- Dan “April” Feng is the Chief Operating Officer at Ameelio. She holds a Masters degree in Philosophy and Public Policy from the London School of Economics. An economist by training and curious by nature, she had dedicated her work to solving the hardest challenges at the most critical time. Her previous experiences include solving social loneliness with Freakonomics author, Steven Levitt, working at the UK Parliament during Brexit, and managing public transportation innovations under then Mayor Pete Buttigieg.
- Clarence Okoh is Senior Policy Counsel in Youth Policy at the Center for Law and Social Policy.
- Martin Garcia, who is the Manager of News Inside, the print publication of The Marshall Project, and the Associate of Inside Story, The Marshall Project’s new video series, both of which are distributed in hundreds of prisons and jails throughout the United States. Martin is also one of the co-chairs of The Marshall Project’s Diversity, Equity and Inclusion Committee. He is a Mercy College graduate and well versed in Department of Corrections policy.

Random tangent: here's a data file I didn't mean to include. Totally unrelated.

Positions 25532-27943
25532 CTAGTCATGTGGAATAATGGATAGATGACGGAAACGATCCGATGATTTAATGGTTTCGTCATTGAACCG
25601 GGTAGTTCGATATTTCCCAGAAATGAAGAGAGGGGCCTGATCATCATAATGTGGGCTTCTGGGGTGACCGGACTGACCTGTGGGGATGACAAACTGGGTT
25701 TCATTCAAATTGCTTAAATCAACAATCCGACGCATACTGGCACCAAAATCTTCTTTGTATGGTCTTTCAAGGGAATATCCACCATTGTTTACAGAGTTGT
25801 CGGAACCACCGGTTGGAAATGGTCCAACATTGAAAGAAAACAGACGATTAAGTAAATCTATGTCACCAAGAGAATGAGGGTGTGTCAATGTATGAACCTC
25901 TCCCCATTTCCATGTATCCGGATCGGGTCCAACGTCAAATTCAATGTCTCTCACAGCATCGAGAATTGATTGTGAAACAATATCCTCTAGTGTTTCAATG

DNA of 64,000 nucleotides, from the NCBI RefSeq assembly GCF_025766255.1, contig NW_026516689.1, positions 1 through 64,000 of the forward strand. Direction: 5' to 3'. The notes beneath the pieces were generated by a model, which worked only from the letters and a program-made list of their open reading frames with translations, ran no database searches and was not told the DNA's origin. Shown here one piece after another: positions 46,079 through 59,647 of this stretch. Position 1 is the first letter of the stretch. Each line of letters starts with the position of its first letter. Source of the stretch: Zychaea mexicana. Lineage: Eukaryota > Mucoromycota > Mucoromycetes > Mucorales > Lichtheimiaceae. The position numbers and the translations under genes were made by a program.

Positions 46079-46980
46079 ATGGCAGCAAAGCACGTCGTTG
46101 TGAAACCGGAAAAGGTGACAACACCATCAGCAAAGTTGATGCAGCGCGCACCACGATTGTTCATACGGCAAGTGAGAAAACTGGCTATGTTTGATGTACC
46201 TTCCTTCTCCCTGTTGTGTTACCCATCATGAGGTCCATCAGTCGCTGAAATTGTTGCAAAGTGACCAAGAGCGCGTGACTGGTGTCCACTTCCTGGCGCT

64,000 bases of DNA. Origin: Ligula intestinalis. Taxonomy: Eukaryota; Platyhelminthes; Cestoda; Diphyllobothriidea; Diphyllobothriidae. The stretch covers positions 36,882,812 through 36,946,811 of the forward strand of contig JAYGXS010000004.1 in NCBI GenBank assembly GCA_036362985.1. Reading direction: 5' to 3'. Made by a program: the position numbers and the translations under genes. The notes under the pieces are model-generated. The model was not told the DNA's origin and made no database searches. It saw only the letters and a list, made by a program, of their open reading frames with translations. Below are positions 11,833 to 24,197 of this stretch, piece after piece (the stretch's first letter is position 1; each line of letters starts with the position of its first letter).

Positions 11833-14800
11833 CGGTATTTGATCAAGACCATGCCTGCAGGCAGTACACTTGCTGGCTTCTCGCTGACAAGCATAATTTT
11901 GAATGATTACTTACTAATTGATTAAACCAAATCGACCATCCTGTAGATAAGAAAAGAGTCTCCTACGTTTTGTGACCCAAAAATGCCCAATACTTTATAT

- Afsaneh Rigot is a scholar and researcher covering issues of law, technology, LGBTQ, refugee, and human rights. She is a senior researcher at ARTICLE 19 focusing on MENA LGBTQ and Tech issues, an Affiliate at the Berkman Klein Center for Internet and Society, Advisor to the Cyberlaw Clinic at Harvard University, and a Technology and Public Purpose Fellow at Harvard Kennedy School’s Belfer Center for Science and International Affairs. She is the founder of the Design From the Margins tech design methodology.
- Christina Dragon (she|her) serves as the Measurement and Data Lead in the NIH Sexual and Gender Minority Research Office. Previously she served as the Sexual and Gender Minority Data Lead in Medicare’s Office of Minority Health and as the data analyst for the Health People 2020 LGBT Health topic area at the National Center for Health Statistics, CDC, and has over a decade’s experience working on federal SGM data.
- Colleen Macklin is a game designer and an Associate Professor in the school of Art, Media and Technology at Parsons School of Design. She’s interested in how games model and reveal ideologies through systems.
- The Tech Learning Collective is an apprenticeship-based technology school for radical organizers founded in New York City that provides a security-first IT infrastructure curriculum to otherwise underserved communities and organizations advancing social justice causes.